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Scandals

The
French may no longer be imbued with the romantic flair for which they were once
justly renowned but at least they seem as adept as ever at staging a proper high-level
sex scandal. 

Traditions
in such matters die hard across the Channel, of course.  President Francois Hollande’s ménage-a-trois,
involving a semi-famous actress, merely extends a long sequence set in train by
his immediate predecessors, Messrs. Sarkozy, Chirac, Mitterand and Giscard
d’Estaing. 

But
this time, even the French, normally so sanguine about such matters, seem
reluctant to applaud, or even to expend the energy for a Gallic shrug of the
shoulders.  The reason is that, while
such scandals may be entertainingly diverting when the economy is booming, they
are dangerously distracting when it is on the brink of disaster.  With the French economy in an unholy mess, the
national consensus is that Francois Hollande, who is widely held to have
contributed to it, should be burning the midnight oil not at his mistress’s
love-nest but at his desk trying to resolve the national crisis.  

And
then there is the manner of M. Hollande’s little nocturnal excursions.  In France even adultery is supposed to
be invested with a certain style.  In
that respect, too, M. Hollande has failed the nation.  Popping out in dead of night for a romp with
one’s mistress is fine, but not disguised in a helmet sitting on the back of a
moped.  The French seem more genuinely
embarrassed by this lapse in form than what happened at the end of it.

They
can’t even act out of character by feigning sympathy for a wronged wife. The
‘First Lady’, Valerie Trierweiler – nicknamed the Rottweiler – elicits no such
concern because she once wore the boot that is now on the other foot, first by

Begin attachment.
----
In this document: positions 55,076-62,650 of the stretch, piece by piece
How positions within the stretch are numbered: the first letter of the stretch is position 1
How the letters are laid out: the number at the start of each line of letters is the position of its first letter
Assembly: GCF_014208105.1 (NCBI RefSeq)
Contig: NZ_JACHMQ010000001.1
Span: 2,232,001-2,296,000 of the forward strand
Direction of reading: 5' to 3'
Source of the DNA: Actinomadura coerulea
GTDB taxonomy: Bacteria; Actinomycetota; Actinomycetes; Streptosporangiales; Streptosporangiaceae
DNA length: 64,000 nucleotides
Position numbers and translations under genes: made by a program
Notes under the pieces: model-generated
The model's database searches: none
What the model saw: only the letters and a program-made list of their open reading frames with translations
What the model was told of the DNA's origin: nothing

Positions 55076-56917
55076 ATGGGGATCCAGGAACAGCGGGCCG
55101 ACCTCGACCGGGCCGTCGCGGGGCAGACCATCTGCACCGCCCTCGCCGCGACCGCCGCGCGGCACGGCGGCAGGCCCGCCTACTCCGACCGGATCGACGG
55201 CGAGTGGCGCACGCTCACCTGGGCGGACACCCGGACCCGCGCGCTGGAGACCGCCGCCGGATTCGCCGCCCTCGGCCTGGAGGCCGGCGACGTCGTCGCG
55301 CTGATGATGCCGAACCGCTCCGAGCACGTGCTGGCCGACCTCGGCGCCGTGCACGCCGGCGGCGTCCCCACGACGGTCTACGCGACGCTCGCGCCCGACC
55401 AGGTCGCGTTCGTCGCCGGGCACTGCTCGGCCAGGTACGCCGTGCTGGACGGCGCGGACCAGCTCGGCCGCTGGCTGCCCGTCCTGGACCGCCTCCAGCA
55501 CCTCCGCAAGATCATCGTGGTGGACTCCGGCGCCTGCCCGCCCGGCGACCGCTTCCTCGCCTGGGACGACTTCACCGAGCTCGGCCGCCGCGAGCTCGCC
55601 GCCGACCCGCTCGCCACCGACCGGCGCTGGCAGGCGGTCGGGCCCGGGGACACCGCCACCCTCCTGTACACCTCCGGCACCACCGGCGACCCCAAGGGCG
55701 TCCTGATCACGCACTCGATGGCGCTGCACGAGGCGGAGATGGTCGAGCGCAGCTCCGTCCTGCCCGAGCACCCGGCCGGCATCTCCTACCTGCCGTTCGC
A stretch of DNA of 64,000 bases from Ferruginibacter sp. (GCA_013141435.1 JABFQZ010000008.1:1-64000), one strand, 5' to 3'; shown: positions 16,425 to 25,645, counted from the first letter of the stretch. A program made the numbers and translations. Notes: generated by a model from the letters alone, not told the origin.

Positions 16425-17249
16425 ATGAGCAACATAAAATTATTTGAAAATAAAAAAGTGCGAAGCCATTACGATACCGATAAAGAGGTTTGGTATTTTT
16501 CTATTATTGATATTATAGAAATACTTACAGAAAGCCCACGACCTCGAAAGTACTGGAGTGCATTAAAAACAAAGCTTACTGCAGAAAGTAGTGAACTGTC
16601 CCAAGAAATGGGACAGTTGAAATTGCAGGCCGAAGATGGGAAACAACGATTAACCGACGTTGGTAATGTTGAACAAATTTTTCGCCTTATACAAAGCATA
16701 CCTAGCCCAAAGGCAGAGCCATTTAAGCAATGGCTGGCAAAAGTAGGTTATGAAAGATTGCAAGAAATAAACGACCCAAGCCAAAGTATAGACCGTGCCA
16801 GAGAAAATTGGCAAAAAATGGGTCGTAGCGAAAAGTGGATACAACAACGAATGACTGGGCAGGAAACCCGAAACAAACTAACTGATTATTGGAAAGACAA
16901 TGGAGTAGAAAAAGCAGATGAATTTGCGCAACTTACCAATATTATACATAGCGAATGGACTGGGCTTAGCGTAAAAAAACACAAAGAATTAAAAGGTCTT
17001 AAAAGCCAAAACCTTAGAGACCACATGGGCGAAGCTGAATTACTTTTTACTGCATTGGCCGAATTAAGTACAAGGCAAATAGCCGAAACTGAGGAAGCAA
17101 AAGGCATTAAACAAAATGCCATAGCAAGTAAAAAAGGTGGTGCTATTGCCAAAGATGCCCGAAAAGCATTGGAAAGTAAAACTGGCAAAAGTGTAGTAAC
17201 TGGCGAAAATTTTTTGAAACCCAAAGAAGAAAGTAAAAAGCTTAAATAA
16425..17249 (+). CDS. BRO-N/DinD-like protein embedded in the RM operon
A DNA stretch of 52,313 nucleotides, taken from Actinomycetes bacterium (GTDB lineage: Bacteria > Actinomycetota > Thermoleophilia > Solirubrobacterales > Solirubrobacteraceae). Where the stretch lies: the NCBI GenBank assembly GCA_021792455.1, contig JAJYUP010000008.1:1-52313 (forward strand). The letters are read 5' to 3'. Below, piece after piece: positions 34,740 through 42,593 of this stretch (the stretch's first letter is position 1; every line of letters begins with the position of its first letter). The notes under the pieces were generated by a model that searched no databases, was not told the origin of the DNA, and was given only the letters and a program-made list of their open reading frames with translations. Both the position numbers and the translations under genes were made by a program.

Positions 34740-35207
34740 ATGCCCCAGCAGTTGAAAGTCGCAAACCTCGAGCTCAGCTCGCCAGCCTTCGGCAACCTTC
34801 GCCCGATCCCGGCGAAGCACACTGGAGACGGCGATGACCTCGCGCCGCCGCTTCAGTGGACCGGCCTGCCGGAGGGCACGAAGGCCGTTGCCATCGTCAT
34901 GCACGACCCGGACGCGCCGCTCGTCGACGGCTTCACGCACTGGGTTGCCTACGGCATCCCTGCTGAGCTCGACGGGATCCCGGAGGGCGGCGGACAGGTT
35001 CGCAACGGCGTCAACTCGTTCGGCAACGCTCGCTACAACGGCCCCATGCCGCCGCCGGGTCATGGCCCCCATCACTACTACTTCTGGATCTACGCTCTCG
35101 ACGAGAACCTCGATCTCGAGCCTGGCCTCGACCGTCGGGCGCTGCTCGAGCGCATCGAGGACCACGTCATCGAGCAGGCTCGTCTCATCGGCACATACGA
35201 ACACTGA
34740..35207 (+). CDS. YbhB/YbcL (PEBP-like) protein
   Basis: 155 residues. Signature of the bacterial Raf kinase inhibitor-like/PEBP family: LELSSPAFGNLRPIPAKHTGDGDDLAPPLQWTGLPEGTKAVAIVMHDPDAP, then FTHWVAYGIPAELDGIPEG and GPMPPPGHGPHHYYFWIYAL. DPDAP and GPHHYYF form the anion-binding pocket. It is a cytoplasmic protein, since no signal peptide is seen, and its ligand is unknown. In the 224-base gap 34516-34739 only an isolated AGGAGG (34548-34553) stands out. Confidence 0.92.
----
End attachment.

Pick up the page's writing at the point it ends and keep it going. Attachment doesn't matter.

displacing M. Hollande’s first wife, Segolene Royal, then by attacking Royal in
social media rants when she had the temerity to run for public office.  Even the news that Trierweiler had checked
into hospital, apparently suffering from stress, failed to generate
sympathy.  “She had it coming, the cow,”
might be the English translation for the public response.        

The
British do these things a little differently, of course.  It is hard to imagine a British prime
minister – least of all, one might venture, the present incumbent of the office
– engaging in a ménage-a-trois and hopping on a moped to visit his girlfriend in
Belgravia for a bit of extra-curricular rumpy-pumpy.  What if he did, the lady turning out to be,
say, Joanna Lumley?  How would we react?

With
righteous moral indignation, I suspect.

We
still seem transfixed, half a century on, by the Profumo affair, in which a
junior minister had it off a couple of times with a good-time girl and then fibbed
about it to Parliament.  Authors are
still turning out books about how the Profumo case redefined the nation.  Our greatest contemporary stage composer has
written a musical about it, now playing in the West End.
  

The
only headline-worthy high-level scandal we’ve been able to conjure up since
then, involves not a president on a moped but a chief whip on a bicycle.  And there is no sex involved, merely a
question of whether the minister in question, while wheeling his bike through
the security gates of 10 Downing Street, did or did not call the security
policemen on duty ‘plebs’. 

The
London
tabloids, prepared to expend vast sums on hacking the telephones of celebrities
and politicians, failed for a generation to turn up anything as meaty as M.
Hollande’s misadventure. 

I
ask you, where have we gone wrong?   

 

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